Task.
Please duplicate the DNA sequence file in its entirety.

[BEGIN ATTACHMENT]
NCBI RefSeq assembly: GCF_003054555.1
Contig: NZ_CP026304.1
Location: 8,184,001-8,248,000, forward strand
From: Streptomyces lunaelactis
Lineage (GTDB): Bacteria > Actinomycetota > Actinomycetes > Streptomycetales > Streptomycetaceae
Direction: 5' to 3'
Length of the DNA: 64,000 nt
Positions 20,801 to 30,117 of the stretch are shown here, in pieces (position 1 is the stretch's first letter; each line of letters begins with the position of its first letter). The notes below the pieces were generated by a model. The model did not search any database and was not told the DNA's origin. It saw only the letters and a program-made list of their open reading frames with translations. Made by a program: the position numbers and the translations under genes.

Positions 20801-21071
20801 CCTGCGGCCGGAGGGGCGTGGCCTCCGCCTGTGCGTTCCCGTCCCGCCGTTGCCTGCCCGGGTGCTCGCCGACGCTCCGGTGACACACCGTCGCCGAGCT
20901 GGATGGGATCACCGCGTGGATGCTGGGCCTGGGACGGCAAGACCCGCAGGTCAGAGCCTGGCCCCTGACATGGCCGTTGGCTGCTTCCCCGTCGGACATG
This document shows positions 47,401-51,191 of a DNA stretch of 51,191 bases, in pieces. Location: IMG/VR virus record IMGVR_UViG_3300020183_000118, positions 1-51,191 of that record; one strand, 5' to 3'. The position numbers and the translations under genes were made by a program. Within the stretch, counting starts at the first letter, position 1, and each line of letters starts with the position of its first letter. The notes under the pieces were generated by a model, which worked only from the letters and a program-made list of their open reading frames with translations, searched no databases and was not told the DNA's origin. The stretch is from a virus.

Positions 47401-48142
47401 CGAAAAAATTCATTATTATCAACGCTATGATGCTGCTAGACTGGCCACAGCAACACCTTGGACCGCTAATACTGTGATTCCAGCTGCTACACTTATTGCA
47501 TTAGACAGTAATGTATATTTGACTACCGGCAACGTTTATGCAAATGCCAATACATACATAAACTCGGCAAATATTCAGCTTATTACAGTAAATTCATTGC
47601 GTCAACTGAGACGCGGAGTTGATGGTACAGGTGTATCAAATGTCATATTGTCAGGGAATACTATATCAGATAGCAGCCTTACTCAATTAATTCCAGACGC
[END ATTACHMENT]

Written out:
NCBI RefSeq assembly: GCF_003054555.1
Contig: NZ_CP026304.1
Location: 8,184,001-8,248,000, forward strand
From: Streptomyces lunaelactis
Lineage (GTDB): Bacteria > Actinomycetota > Actinomycetes > Streptomycetales > Streptomycetaceae
Direction: 5' to 3'
Length of the DNA: 64,000 nt
Positions 20,801 to 30,117 of the stretch are shown here, in pieces (position 1 is the stretch's first letter; each line of letters begins with the position of its first letter). The notes below the pieces were generated by a model. The model did not search any database and was not told the DNA's origin. It saw only the letters and a program-made list of their open reading frames with translations. Made by a program: the position numbers and the translations under genes.

Positions 20801-21071
20801 CCTGCGGCCGGAGGGGCGTGGCCTCCGCCTGTGCGTTCCCGTCCCGCCGTTGCCTGCCCGGGTGCTCGCCGACGCTCCGGTGACACACCGTCGCCGAGCT
20901 GGATGGGATCACCGCGTGGATGCTGGGCCTGGGACGGCAAGACCCGCAGGTCAGAGCCTGGCCCCTGACATGGCCGTTGGCTGCTTCCCCGTCGGACATG
This document shows positions 47,401-51,191 of a DNA stretch of 51,191 bases, in pieces. Location: IMG/VR virus record IMGVR_UViG_3300020183_000118, positions 1-51,191 of that record; one strand, 5' to 3'. The position numbers and the translations under genes were made by a program. Within the stretch, counting starts at the first letter, position 1, and each line of letters starts with the position of its first letter. The notes under the pieces were generated by a model, which worked only from the letters and a program-made list of their open reading frames with translations, searched no databases and was not told the DNA's origin. The stretch is from a virus.

Positions 47401-48142
47401 CGAAAAAATTCATTATTATCAACGCTATGATGCTGCTAGACTGGCCACAGCAACACCTTGGACCGCTAATACTGTGATTCCAGCTGCTACACTTATTGCA
47501 TTAGACAGTAATGTATATTTGACTACCGGCAACGTTTATGCAAATGCCAATACATACATAAACTCGGCAAATATTCAGCTTATTACAGTAAATTCATTGC
47601 GTCAACTGAGACGCGGAGTTGATGGTACAGGTGTATCAAATGTCATATTGTCAGGGAATACTATATCAGATAGCAGCCTTACTCAATTAATTCCAGACGC